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Balzan M.V.,Sant'Anna School of Advanced Studies | Balzan M.V.,Malta College of Arts, Science and Technology | Bocci G.,Sant'Anna School of Advanced Studies | Moonen A.-C.,Sant'Anna School of Advanced Studies
Journal of Insect Conservation | Year: 2014

Sown wildflower strips are increasingly being established in Europe for enhancing arthropod conservation and the provision of ecosystem services, including biotic pollination and natural pest control. Here we use floral traits to identify different plant functional effect groups. Floral resources were provided in four experimental levels characterised by a cumulatively increasing flower trait diversity and vegetation stand complexity. The first level consisted of a bare control strip, whilst in each subsequent level three wildflower species with different functional traits were added (Level 0: Control; Level 1: three Apiaceae species; Level 2: three Apiaceae and three Fabaceae species; Level 3: three Apiaceae, three Fabaceae species, and Centaurea jacea (Asteraceae), Fagopyrum esculentum (Polygonaceae), Sinapis alba (Brassicaceae)). Plots with sown wildflower strip mixtures were located adjacent to experimental plots of organically-managed tomato crop, which is attacked by multiple pests and partially relies on bees for fruit production, and hence dependent on the provision of pollination and pest control services. Results obtained here show that the inclusion of functionally diverse wildflower species was associated with an augmented availability of floral resources across time, and this increased the abundance of bees and anthocorids throughout the crop season. Several natural enemy groups, such as parasitoids, coccinelids and ground-dwelling predators, were not significantly enhanced by the inclusion of additional flower traits within the strips but the presence of flower resources was important to enhance their conservation in an arable cropping system. © 2014 Springer International Publishing Switzerland.


Grant
Agency: European Commission | Branch: H2020 | Program: CSA | Phase: SC5-10a-2014 | Award Amount: 3.13M | Year: 2015

Mapping and assessment of ecosystems and their services (ES) are core to the EU Biodiversity (BD) Strategy. They are essential if we are to make informed decisions. Action 5 sets the requirement for an EU-wide knowledge base designed to be: a primary data source for developing Europes green infrastructure; resource to identify areas for ecosystem restoration; and, a baseline against which the goal of no net loss of BD and ES can be evaluated. In response to these requirements, ESMERALDA aims to deliver a flexible methodology to provide the building blocks for pan-European and regional assessments. The work will ensure the timely delivery to EU member states in relation to Action 5 of the BD Strategy, supporting the needs of assessments in relation to the requirements for planning, agriculture, climate, water and nature policy. This methodology will build on existing ES projects and databases (e.g. MAES, OpenNESS, OPERAs, national studies), the Millennium Assessment (MA) and TEEB. ESMERALDA will identify relevant stakeholders and take stock of their requirements at EU, national and regional levels. The objective of ESMERALDA is to share experience through an active process of dialogue and knowledge co-creation that will enable participants to achieve the Action 5 aims. The mapping approach proposed will integrate biophysical, social and economic assessment techniques. Flexibility will be achieved by the creation of a tiered methodology that will encompass both simple (Tier 1) and more complex (Tier 3) approaches. The work will exploit expert- and land cover-based methods, existing ES indicator data and more complex ES models. As a result the outcomes will be applicable in different contexts. The strength of the ESMERALDA consortium lies in its ability to make solutions for mapping and assessment problems available to stakeholders from the start of the project, because our expertise allows us to build on existing research projects and data sharing systems.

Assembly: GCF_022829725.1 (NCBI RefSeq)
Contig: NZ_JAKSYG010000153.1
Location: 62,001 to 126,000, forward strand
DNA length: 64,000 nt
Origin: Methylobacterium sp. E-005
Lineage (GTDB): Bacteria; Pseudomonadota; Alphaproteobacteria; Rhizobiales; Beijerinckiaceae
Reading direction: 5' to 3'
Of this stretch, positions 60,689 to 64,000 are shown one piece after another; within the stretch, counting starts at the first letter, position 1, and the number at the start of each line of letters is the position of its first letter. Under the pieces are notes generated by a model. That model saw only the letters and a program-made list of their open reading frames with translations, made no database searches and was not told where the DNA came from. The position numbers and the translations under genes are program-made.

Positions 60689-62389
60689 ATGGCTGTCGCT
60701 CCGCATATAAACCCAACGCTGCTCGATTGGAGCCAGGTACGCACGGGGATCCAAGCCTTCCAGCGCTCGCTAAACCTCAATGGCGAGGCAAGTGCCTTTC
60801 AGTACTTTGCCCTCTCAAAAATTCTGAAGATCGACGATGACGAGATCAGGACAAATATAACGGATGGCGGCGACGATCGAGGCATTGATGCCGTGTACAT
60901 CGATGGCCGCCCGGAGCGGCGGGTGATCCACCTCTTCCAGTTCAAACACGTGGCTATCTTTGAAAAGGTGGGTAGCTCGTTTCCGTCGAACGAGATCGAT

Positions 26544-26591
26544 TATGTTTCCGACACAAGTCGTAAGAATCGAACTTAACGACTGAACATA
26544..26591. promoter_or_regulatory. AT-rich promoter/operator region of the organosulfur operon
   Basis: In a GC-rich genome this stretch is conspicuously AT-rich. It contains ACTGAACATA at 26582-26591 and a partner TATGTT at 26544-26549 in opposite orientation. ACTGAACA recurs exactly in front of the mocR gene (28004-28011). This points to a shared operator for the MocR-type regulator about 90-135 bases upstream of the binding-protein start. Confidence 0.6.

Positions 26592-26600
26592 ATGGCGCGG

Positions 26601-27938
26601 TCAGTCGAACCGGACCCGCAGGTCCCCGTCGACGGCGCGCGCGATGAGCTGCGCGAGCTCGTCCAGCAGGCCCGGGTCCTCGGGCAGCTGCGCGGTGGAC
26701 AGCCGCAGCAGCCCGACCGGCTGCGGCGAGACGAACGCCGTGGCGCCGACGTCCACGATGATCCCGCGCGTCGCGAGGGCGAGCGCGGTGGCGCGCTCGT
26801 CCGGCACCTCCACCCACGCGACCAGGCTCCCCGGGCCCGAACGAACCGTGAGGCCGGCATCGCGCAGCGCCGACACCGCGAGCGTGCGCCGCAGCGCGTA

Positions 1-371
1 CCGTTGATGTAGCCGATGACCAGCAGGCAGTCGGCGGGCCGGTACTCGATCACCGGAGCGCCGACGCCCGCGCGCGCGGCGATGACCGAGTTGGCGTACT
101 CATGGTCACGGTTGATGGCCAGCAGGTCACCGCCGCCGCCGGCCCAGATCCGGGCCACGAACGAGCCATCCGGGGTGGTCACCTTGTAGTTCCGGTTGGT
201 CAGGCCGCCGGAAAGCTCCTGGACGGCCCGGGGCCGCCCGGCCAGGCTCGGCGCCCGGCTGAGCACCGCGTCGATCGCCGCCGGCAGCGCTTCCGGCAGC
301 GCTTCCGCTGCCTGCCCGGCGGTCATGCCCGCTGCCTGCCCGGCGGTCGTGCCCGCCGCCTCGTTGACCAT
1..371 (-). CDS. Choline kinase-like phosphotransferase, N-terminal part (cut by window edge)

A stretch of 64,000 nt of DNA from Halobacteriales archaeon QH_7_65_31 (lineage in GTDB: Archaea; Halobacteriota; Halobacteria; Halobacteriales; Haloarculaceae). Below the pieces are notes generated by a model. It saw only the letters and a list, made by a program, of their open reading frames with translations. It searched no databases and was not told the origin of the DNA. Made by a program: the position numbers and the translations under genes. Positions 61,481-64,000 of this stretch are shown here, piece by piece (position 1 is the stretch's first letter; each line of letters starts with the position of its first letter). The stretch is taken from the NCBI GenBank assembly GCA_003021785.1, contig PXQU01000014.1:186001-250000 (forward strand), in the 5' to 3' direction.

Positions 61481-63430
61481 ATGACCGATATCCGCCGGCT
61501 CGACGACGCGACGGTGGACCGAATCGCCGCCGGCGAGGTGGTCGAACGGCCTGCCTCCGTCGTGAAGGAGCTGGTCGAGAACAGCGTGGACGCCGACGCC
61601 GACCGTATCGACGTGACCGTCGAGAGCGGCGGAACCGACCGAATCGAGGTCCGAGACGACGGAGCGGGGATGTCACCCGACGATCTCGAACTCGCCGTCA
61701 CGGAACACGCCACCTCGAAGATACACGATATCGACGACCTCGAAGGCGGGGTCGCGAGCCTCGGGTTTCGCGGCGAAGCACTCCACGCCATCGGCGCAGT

Grant
Agency: European Commission | Branch: H2020 | Program: CSA | Phase: H2020-TWINN-2015 | Award Amount: 960.12K | Year: 2016

FOWARIM (Fostering Water-Agriculture Research and Innovation in Malta) objective is to strengthen the research capacity of the Malta College of Arts, Science & Technology (MCAST)s Water Research and Training Centre in 4 crucial themes related to the field of water use in agriculture: (a) Decreasing Water Demand, (b) Making Use of Alternative Sources of Water (c) Renewable Desalinization, On-Farm Desalinization and Utilization of Saline Water and (d) Decreasing Negative Environmental Externalities Caused by Nutrient-Rich Farm Waters. This will be achieved by creating a favourable environment for capacity building targeting Maltese researchers, research institutions networking, research policy development. MCAST will be supported in addressing research deficiencies and networking gaps by EU partners of established scientific excellence in the targeted research topics. The proposal will develop over 3 years and is articulated into 5work packages, including one for management and coordination, involving: capacity building through several targeted and advanced training courses, short-term staff exchanges, summer schools and virtual training; research networking and knowledge sharing through providing technical assistance to establish new demonstration sites to promote innovations and best practices in agricultural water management, (iii) helping foster new collaborations through co-design of research questions, and (iv) developing a joint strategy for high impact research and dissemination; designing a research strategy and performing dissemination and outreach activities. This will lead to strengthening MCASTs research and S&T capacity in water use in agriculture, enhance the dynamism between the different partners, extending the partnership of research Institutions in the sector in question contribute, to an increase in peer-reviewed publications and complement in more ways than one Maltas Smart Specialization Strategy.